All PCPs, no matter the payment model under which they practice or the compensation they accept, have the identical ethical and legal incentives to provide care that reduces the need for and cost of downstream care. To the good work of dedicated and honest PCPs, using insurance to Pay for Primary Care adds what direct pay can’t — both more of the will (though direct financial incentives) and some important ways (through institutional structure) to shape primary care for the goal of lower downstream costs. Reckoning the net financial effect of Paying for Primary Care with insurance requires attention to both administrative cost burden and to likely or potential benefit.
Inevitably, selling a direct primary care product built around unlimited numbers of nearly on demand thirty minute visits at a fixed price leads D-PCPs to claim that traditional primary care practice is a failure because it supplies a smaller quantum of primary care services than subscription DPC.
Does the traditional model supply too little primary care? Precisely because they attach high value to primary care, the vast majority of insurers set low financial barriers to primary care access. A significant majority of insureds have primary care without application of deductibles; a majority of those both in the individual market and in employer groups see PCPs for a copay of $40 or less. A large fraction of insurance plans provide a set number (2 – 5) of primary care visits per year with no cost-sharing of any kind. And all insured primary care comes with zero cost sharing for a battery of the most important preventative services, like immunizations (flu, covid) and screenings (e.g., PAP smears).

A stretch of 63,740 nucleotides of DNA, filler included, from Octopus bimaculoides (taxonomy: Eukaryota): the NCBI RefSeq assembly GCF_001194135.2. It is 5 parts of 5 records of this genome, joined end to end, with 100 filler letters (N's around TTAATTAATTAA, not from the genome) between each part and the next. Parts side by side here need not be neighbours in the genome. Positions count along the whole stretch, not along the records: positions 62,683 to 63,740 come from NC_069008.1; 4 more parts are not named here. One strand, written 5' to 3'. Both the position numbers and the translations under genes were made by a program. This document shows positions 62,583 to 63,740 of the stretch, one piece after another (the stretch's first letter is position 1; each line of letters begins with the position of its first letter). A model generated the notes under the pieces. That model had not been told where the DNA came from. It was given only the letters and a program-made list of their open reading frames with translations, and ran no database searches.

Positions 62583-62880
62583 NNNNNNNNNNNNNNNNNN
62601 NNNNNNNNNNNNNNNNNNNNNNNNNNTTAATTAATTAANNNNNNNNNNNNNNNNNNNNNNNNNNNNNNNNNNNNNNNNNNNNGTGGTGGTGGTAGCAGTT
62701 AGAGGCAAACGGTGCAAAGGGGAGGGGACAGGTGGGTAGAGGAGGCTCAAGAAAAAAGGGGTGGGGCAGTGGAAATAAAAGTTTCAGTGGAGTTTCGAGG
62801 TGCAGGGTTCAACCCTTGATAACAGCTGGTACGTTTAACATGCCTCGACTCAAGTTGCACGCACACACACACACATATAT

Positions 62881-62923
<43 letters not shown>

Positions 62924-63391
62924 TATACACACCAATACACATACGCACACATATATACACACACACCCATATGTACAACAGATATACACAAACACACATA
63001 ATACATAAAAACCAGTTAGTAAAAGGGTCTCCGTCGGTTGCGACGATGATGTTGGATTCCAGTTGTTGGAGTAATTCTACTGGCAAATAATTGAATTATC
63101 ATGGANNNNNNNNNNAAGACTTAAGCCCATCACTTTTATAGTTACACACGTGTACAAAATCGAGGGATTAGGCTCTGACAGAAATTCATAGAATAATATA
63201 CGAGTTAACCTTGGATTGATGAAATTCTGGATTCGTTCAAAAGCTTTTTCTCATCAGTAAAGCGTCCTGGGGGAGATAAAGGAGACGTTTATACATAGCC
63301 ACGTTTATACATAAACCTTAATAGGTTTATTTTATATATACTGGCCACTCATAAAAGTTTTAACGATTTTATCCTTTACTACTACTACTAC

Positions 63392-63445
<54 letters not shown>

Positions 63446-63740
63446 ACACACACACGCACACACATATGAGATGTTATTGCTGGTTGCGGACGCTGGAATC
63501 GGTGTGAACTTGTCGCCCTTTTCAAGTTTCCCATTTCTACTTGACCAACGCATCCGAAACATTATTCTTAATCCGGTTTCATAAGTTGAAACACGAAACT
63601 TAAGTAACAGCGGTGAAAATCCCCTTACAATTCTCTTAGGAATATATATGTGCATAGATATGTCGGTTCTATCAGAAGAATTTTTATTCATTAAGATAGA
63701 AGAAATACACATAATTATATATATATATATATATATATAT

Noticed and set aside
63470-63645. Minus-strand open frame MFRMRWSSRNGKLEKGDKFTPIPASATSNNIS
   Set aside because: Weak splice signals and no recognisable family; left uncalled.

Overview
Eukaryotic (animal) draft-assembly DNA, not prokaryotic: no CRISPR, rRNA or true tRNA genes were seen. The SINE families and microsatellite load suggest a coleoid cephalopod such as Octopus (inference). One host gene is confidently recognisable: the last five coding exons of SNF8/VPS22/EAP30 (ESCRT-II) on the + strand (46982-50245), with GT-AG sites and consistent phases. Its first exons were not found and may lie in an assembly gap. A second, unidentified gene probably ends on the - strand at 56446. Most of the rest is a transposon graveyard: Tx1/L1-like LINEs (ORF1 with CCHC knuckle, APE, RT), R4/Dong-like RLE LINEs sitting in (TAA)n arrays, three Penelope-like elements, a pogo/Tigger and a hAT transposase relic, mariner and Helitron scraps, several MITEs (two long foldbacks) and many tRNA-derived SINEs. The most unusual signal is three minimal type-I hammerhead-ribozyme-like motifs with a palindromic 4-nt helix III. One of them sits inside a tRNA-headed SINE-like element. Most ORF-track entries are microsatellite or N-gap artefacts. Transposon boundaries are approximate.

But because primary care is both useful and expensive, insurers seek to optimize the quantum of primary care delivered rather than simply maximizing it. So, while insurers are invested in seeing that patients get all the primary care that is medically reasonable and necessary, they also guard against services rendered in the name of primary care that is neither. For example, some D-PCPs actually commit to a minimum thirty minute visit length; at least one prominent D-PCP has set a 45 minute minimum; and a survey of DPC practices reported an average of 38 minutes. Note that by that standard, a substantial majority of all family physician visits fall well short on ever single day of work of providing what DPC docs would automatically deem appropriate care. Primary care specialists properly seek, and insurers properly allow, a “99214” or “99215” for less than forty percent of primary care visits. Just as they do for other elements of healthcare for which they are on the financial hook, insurers examine claims to squeeze out losses from abuse and overuse. It essentially impossible for self-payers to do this kind of “police work”.
As we contemplate the possibility of overuse, our attention turns to the elephant in the DPC room: unlimited visits without cost sharing. That practice entails costs inflated by moral hazard. With no one obliged to pay even a penny for an additional visit, and all paying the same flat membership, the price of membership must be high enough to pay for all needed primary care and for all the “induced utilization” that results from having unlimited visits with no cost sharing at all.